|Yet another reason we need to learn more Japanese|
|Blogs - Staff|
|Written by Kathryn Borba|
|Friday, 25 March 2011 20:46|
A lot of things can happen when you don't know a language. You might be asked up in front of the church to be introduced as the new missionaries, with no foreknowledge (so that's why our name was in the bulletin every week with today's date next to it!). You may spend all afternoon preparing for the Jr high boy who is coming to your English class, and be quite surprised when a 31 year-old woman walks through the doors instead. You might even find your self a member of the Easter Choir, even though you have no prior singing experience.
A few weeks ago, we were hanging out after church, just like every week. When a church member starts rearranging chairs and and states ".....masho," which means let's.... (I didn't catch the rest of the verb, so I had no idea when I was agreeing to.) Just nod and smile and follow their lead.
The church member, M, hands out a song sheet, "Lord I lift your name on High," and has me read the English portion for the group.
I'm more than happy to help out. I figure they are just practicing a song for next week, and want to make sure they are singing the English portion correct. So, I model the words and sing along after we've read through it a couple of times.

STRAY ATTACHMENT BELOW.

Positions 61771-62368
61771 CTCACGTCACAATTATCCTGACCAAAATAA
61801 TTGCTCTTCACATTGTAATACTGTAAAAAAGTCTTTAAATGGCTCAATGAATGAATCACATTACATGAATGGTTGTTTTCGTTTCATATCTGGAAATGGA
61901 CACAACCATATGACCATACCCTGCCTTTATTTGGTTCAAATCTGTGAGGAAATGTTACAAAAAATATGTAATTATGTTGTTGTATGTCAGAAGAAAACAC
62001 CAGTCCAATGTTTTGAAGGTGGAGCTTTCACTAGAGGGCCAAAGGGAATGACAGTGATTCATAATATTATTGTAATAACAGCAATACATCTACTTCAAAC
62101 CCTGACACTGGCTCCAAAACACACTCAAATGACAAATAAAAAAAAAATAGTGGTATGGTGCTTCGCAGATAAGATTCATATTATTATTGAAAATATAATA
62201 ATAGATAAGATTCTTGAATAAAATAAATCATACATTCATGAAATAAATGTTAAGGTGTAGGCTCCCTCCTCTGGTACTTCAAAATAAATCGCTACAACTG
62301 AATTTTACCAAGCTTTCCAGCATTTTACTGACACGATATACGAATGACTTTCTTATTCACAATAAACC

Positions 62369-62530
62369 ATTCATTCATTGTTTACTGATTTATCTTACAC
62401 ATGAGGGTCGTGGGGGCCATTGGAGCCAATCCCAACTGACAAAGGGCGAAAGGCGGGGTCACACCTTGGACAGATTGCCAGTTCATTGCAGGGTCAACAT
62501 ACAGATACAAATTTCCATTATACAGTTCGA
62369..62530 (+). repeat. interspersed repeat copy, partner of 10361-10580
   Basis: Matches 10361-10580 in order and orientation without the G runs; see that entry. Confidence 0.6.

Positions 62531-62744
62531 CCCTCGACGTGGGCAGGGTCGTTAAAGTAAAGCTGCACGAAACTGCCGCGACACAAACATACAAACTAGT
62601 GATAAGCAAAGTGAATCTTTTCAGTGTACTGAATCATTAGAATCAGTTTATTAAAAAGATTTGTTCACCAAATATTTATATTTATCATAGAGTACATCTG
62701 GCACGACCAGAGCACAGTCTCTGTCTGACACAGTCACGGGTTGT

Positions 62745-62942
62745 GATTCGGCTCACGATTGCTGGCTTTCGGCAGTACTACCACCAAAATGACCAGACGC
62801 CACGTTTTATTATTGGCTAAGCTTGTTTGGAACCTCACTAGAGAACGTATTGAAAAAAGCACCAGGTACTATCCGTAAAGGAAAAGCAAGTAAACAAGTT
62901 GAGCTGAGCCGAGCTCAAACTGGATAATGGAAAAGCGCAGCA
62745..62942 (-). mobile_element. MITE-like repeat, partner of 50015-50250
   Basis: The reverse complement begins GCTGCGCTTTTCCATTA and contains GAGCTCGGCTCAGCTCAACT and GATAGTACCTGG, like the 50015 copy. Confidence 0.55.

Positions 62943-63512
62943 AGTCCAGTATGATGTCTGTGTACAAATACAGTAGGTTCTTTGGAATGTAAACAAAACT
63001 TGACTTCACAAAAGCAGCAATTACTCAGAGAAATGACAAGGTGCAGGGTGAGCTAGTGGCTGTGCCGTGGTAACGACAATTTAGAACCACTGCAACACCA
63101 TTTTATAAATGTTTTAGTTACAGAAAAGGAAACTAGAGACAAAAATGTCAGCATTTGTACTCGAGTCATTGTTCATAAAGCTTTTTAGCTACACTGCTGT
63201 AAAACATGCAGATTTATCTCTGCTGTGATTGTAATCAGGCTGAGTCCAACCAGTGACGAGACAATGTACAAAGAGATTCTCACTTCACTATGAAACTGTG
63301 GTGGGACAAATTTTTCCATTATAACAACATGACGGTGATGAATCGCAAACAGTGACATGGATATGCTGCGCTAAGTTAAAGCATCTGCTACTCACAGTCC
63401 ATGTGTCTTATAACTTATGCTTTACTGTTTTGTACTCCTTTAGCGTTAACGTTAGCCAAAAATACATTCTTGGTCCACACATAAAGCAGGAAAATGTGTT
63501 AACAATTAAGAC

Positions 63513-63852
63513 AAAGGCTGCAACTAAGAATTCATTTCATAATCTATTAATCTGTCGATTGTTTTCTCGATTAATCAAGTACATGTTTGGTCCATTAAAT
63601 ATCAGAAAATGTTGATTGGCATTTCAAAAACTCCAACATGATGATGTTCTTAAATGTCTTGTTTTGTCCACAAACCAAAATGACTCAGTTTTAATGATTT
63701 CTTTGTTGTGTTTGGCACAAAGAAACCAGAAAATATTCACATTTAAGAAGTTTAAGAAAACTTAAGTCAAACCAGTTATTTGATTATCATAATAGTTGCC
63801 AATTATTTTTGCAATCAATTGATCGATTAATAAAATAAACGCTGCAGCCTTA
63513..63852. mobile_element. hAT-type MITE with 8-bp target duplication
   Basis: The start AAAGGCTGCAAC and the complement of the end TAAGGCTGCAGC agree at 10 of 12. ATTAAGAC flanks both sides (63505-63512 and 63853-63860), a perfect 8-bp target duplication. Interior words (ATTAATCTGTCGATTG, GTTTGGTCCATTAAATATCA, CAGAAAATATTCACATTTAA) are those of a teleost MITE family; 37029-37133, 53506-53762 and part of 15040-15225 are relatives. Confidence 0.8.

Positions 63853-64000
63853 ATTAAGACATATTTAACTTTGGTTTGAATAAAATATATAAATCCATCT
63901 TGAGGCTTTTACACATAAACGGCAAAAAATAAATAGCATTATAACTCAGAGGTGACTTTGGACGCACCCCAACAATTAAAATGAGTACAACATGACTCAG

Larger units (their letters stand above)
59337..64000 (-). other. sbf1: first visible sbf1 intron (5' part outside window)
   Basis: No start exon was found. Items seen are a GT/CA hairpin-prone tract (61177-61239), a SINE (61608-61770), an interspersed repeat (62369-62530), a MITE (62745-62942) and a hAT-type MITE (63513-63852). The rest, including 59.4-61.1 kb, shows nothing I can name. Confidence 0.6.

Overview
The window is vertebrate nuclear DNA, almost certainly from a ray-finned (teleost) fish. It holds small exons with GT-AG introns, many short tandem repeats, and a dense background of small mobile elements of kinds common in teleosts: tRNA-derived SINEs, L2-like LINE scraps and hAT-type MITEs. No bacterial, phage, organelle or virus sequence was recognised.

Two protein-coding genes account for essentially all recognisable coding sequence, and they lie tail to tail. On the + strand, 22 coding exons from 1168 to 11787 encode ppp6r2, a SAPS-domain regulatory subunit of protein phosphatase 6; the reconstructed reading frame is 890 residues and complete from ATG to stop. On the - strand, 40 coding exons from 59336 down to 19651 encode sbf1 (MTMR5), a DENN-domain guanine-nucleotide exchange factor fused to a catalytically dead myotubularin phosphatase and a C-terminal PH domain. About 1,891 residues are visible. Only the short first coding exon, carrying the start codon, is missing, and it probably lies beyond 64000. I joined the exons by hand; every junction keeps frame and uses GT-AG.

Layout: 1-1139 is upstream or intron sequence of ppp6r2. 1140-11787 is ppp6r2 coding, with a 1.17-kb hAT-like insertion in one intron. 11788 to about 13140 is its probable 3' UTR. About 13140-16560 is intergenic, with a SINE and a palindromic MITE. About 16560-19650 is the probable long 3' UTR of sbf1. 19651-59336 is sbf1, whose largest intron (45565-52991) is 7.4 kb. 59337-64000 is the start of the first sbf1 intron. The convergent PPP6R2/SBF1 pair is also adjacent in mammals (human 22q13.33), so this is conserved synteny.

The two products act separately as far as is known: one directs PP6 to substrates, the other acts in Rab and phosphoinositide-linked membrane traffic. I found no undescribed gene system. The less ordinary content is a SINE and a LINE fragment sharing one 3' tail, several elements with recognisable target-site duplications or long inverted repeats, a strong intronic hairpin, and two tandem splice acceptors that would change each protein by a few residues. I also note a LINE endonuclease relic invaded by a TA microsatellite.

Then the weird part came. M started assigning parts. Wow, this seems like a lot of work for an English song in a Japanese church, but whatever. I keep singing and figure that since M is in a choir, he is just having some fun with us. cool.
It wasn't until the next week, when we not only didn't sing the song during service, but then after service, prepared the chairs and handed out the papers, did I realize this wasn't just some song for fun.
We got tricked into singing in the Easter Choir!
Check out Stephen struggling though. He didn't know when we were getting into either.
I must say, after the initial shock, It has been kind of fun. I am still not sure what the Japanese part is saying, or what note I am supposed to be singing. You mean I can't just sing it how I want? I am thankful that Japanese is phonetic. And that there are much better singers on either side of me, who sing much louder that I do.